This time last year, with weight that I'm perfectly fine with calling "pregnancy weight" despite the fact that the gain began before my wife became pregnant still attached to my thighs, my face, and my gut, I weighted approximately 225 pounds. I was 199 when stepping on the scale this morning.
I do not feel particularly different. I haven't had a conspicuous gain in energy during the day or a burst in leaping ability when I play basketball. (Sadly, I've dunked for the last time.) But I do apparently look different. People who haven't seen me in months ask if I've lost weight. When running into each other at a Twitter happy hour in D.C. a couple months ago, Jamilah (jokingly) asked if I've gone vegan or something. I usually respond by saying that I'm just buying and wearing smaller clothes; a self-depreciating deflection intended to change the subject because I don't enjoy thinking or talking about the reason why I decided to slim down.
How it happened is easier. I stopped drinking juice. I used to go through a gallon or four of orange juice and Simply Lemonade® with Raspberry a week and I've (mostly) replaced it with water. I'm at the gym three to five times a week, either hooping or lifting — an act made easier by the fact that I live 100 yards away from a YMCA and have a high school aged brother-in-law and nephew who both hoop and are eager and willing workout partners. (And, well, I'm a man. Which tends to help with the whole weight losing thing.)
Why it happened, though, is a bit more complex. And by "a bit more complex" I mean "so embarrassing that, when asked, I lie and say that it's due to the vanity of wanting to fit into all of my clothes." (Which really is a terrible lie. Lies are supposed to be flattering; to make you look better, not the world's most insufferable motherfucker. I need to do better at lying. Maybe I'll make it a resolution.)
I lie because the truth is embarrassing. I just don't want people to know that I live in mortal fear of dying, randomly; that the thought of succumbing to cancer or brain aneurysm or plane crash or choking on a bite-sized Snicker while home alone or getting trampled in a fucking squirrel stampede possesses far too much space in my mind than I care to admit. That despite however much I write about things like police brutality and White supremacy, neither those very deadly and very real concepts come anywhere close to disturbing and/or scaring me as much as getting on Facebook and learning that some 39-year-old friend of a friend died in his sleep the night before. That when hearing about Rashaan Salaam's death last week, as sad as I was that he died of suicide, I was relieved, comforted even, that it was suicide and not a heart attack or something. That dying in a random way takes up such a disproportionate amount of my psychic space that I didn't want to write this and I'm still tempted right now to delete everything I've written because I don't want to chance "putting it in the air."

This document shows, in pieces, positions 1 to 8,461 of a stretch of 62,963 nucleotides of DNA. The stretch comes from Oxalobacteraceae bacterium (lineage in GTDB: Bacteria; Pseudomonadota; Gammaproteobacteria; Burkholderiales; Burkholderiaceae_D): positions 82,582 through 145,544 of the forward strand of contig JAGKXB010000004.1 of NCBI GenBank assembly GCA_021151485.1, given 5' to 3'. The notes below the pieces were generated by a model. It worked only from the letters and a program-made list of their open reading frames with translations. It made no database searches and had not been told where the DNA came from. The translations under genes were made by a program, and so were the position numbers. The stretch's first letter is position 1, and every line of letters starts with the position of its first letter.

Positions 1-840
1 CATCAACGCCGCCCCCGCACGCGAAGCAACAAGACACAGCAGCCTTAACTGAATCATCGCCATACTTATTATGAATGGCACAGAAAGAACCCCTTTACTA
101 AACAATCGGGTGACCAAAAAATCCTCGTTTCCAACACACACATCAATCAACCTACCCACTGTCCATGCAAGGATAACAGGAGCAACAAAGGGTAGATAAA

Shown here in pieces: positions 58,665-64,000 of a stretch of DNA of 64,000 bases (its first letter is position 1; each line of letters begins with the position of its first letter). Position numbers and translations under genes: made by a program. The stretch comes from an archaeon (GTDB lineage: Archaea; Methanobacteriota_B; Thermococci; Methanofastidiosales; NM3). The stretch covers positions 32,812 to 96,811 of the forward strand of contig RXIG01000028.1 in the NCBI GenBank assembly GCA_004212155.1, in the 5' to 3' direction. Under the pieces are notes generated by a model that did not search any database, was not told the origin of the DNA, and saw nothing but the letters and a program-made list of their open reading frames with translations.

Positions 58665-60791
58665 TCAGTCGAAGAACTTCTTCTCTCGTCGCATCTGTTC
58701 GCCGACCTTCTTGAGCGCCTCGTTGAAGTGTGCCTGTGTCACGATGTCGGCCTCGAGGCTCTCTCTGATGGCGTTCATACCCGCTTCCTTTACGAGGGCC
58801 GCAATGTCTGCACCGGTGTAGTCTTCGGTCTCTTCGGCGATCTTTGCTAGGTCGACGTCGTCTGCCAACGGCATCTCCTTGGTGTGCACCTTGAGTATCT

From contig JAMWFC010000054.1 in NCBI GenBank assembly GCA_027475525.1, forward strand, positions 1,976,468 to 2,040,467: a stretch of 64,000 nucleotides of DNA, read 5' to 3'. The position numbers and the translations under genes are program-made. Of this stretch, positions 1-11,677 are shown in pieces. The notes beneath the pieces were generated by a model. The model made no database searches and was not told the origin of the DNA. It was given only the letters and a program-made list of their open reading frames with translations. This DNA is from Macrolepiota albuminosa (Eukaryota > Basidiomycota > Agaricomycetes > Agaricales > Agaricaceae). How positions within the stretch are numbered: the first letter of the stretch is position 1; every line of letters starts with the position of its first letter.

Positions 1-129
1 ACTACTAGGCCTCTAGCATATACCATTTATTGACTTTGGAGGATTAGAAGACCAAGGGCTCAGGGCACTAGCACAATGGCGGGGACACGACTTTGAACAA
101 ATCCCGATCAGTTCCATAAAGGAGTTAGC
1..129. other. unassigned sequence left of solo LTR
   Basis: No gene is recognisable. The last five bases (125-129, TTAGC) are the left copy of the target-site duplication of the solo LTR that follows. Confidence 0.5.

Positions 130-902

And the weight loss is less about me getting healthier and more about me communicating a message to the universe: "Hey! I'm making an effort over here! Yeah, I still drink milkshakes and eat bacon and maybe masturbate too much. But I'm trying! Don't take me yet!"
To be fair, this fear isn't completely impractical. I will be 38 years old in two weeks. As I grow older, it will become progressively less uncommon to hear of people around my age dying of random aliments and illnesses and accidents. Often these things happen to people who seem to be very healthy. But also — and this is a quite a bit less practical — I carry a fear that the universe will find a way to balance my scale. This last year has been very good to me professionally. Things I've been working towards for a decade are coming into fruition. And 2017 seems poised to be even greater. But while I believe myself to be deserving of whichever goals I've met and surpassed, I can't shake the fear of it all crashing down. Of the other shoe dropping. Not because I'm an impostor, but just because.
I wonder how much of this is due to a race-based latent skepticism about the world. Perhaps I'd still feel the same way if I happened to be White, but I can't deny that sometimes I feel like whichever gains I've made are somehow going to be swept from underneath me; a cruel and contrived form of universe-correcting comeuppance.
"Oh, Damon got a book deal? Ok, let's give him brain gout. That'll show that nigga."
I guess this is where I'm supposed to acknowledge that I recognize the futility of worrying about things largely out of my control. But, I don't know man. Irrational and absurd worry helped me lose 25 pounds in 10 months, and helped me conjure some sort of frantic prolificness that allowed me to write four pieces for VSB, a piece for GQ, a-yet-to-be-published piece for the New York Times, and roughly 5000 words in my book this week. Sure, it can be embarrassing, and yes it keeps me up at night; anxious, disquieted, distracted, and possessed. But it seems to have helped to keep me unkilled for the last 37 and eleven twelfths years too. So I'll stay embarrassed. And, for now (hopefully), alive.